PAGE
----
Ancient chronicles of Ethiopia, which were written primarily by religious scholars, depict that our forefathers were endowed with the wisdom to figure out the healing powers of plants. They are gifted with learning trails of symptoms of diseases and prepare medicines accordingly. Though some of diagnoses are mixed up with bizarre religious rituals; which tend to appear superstitious, the issue of healing will not be compromised in many cases.

In rural Ethiopia, the majority of people still rely on traditional medicines; where accesses to modern medical practices are unavailable. Even in the capital, many still have a robust conviction on traditional healers; in some cases even more than the modern medications. In other words, many people including those residing in big cities including the capital, where modern medicine is accessible, traditional healers have retained cultural acceptability and respect from the public. As a result, many continue to go to them until today.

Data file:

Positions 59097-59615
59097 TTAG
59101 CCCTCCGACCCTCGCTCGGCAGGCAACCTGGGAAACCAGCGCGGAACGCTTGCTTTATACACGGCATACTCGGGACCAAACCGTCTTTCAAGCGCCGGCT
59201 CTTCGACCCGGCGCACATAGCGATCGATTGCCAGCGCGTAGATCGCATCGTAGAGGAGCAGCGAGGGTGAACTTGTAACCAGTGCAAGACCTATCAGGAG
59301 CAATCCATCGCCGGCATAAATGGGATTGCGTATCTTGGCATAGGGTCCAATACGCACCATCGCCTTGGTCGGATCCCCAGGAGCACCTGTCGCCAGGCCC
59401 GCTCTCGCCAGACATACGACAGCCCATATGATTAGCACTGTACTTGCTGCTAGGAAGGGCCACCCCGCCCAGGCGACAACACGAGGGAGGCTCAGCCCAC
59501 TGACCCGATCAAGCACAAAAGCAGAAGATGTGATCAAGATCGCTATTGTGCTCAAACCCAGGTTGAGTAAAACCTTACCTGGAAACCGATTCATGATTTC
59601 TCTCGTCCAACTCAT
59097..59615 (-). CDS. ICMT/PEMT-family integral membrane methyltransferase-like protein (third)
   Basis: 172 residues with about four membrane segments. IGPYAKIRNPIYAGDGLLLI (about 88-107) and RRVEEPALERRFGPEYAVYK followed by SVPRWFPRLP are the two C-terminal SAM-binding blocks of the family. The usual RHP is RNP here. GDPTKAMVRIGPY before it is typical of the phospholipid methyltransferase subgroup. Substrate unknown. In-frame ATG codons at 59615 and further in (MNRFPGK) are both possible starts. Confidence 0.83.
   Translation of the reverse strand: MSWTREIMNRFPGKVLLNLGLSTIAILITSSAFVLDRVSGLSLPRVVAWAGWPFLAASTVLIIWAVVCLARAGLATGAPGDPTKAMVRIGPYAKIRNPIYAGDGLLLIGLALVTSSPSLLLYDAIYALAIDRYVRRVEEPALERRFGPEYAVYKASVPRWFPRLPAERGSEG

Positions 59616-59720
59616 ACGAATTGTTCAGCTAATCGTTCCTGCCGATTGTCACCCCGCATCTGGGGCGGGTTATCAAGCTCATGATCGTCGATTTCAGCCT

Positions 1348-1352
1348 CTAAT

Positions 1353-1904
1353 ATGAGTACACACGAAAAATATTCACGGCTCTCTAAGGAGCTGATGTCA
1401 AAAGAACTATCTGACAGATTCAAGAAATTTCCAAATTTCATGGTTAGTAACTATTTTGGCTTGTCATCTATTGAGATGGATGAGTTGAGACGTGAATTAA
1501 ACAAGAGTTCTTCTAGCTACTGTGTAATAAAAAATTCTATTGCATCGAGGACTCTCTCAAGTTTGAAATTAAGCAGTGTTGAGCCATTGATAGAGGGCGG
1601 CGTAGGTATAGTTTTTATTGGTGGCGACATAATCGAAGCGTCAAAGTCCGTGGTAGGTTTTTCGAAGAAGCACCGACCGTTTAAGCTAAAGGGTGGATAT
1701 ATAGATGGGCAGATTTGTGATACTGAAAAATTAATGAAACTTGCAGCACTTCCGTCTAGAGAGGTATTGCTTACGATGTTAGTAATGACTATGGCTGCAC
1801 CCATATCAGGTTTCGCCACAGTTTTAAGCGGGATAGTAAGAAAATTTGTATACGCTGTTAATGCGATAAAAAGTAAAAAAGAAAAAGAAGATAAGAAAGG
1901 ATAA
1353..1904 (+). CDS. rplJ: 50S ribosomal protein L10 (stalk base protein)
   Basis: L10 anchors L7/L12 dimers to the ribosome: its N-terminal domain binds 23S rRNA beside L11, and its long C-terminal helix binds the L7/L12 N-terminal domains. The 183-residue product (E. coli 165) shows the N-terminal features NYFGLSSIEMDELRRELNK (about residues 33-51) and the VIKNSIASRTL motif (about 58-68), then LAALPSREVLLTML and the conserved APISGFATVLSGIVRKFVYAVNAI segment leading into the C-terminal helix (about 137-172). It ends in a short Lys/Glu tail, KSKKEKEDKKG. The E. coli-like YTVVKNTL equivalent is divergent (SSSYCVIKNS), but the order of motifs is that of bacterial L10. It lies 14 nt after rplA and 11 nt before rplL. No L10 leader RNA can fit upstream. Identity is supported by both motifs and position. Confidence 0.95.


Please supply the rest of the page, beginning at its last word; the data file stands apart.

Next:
It is important to differentiate traditional doctors from spiritual healers; as the former mainly rely on herbs to diagnose patients. Traditional doctors prescribe how and when to use the medicines the way modern medication works. Primarily written in Geez, many ancient parchments that are still available in Ethiopia and others looted from the country in different times denote how skillful our forefathers had been in terms of understanding symptoms and prescribing medicines.